The only question that leaves is why Lazarus even needed Black Host to begin with. As the Chainalysis report said, the group’s strategy for hacking exchanges often involves “sophisticated phishing campaigns in which the hackers create made up companies complete with fake websites, employees, social media accounts, and email addresses.” Attackers then posed as employees of these fictitious firms in order to dupe unsuspecting exchange staff into downloading malicious software.
“Black Host would be a logical choice given its focus on anonymity and promise to keep its customers’ websites up under virtually any circumstances,” Chainalysis added.
The case of the sophisticated Ponzi scheme
The second of the Chainalysis crypto crime briefs paints a picture of intrigue, with an investigation into a seemingly ordinary Ponzi scheme opening up an expansive scamming infrastructure made up of shell companies.
It all began with FutureNet, a Poland-based multi-level marketing company that allows users to buy digital advertising packages that can then be sold on to others. Purchases are made in Bitcoin and “returns” are received in a native cryptocurrency known as FuturoCoin—a structure that, according to the blockchain intelligence firm, smacks of PlusToken, an infamous Chinese Ponzi scheme that stole $2 bilion in 2018 and 2019
“Blockchain analysis suggests that FutureNet’s administrators built an infrastructure of shell companies to facilitate its payments to and from victims, possibly to lend more legitimacy to the company and create a degree of separation between them and the transactions,” the Chainalysis report warns.
Victims are asked to make payments using a merchant services provider known as BitcoinAPI, while “profits” are deposited in accounts with the CoinDeal exchange. The Chainalysis investigation suggests there are closer ties between all three entities than meets the eye—and that they may even be owned by the same entity.
The authors of the brief say there is a clear motive behind this: making victims believe that they are using a multitude of independent companies, and giving them a false sense of protection in the event something goes wrong with FutureNet. But as the report adds: “FutureNet administrators may also believe that separating the payment mechanisms from the Ponzi scheme itself will make it more difficult for law enforcement to investigate them.”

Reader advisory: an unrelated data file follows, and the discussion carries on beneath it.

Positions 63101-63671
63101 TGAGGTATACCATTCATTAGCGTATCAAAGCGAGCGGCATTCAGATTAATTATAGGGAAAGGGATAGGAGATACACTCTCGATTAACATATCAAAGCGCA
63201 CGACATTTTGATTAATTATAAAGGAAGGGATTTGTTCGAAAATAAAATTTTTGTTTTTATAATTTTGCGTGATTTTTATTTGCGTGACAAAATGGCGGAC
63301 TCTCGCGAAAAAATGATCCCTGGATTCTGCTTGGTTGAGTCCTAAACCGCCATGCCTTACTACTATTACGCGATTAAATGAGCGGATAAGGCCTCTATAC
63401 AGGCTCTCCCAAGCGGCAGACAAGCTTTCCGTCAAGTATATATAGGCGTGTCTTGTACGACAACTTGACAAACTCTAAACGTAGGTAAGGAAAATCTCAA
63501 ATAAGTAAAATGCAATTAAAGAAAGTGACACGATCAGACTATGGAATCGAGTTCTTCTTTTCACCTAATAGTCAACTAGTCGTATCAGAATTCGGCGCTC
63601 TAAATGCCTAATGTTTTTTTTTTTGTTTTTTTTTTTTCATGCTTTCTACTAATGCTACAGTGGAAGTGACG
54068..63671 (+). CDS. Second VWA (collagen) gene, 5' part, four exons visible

According to Chainalysis, vigilance in the crypto sector against such tactics is nothing short of crucial, as they can make uncovering scams harder. Calls have been made for exchanges to be on the lookout for deposits from addresses that have ties to FutureNet, BitcoinAPI, and Coindeal, as it could be evidence of money laundering or an attempt to launch an exit scam.
The case of the Iranian exchange
Chainalysis’ last crypto crime intelligence brief shines a light on an Iranian cryptocurrency exchange known as Farhad.
This is an unusual proposition to begin with. Although Iran has been cut off from the vast majority of international exchanges, mainly because these platforms fear violating sanctions imposed by the United States, it still appears to be possible to buy Bitcoin and other cryptocurrencies in the economically isolated country.
Farhad enables Iranian rials and some stablecoins to be exchanged for BTC, ETH and USDT—complete with detailed guides on how to complete these transactions. The twist is that a notable user of this service appears to be Ali Khorashadizadeh, an Iranian man who is on sanctions lists for his role in helping a ransomware gang exchange ill-gotten Bitcoin for rials.
The ransomware was known as SamSam, and it’s estimated its creators managed to elicit $30 million in payments from more than 200 victims in the U.S., healthcare providers and city governments among them. “Based on the timelines of the transactions, it’s possible that the transfers from Khorashadizadeh’s sanctioned address to Farhad Exchange are the result of efforts to launder SamSam funds,” the report adds.
Three separate cases, each showing how businesses and the public remain at risk from malicious actors in the crypto sphere. Worse still, according to Chainalysis many of these organizations continue to operate with impunity.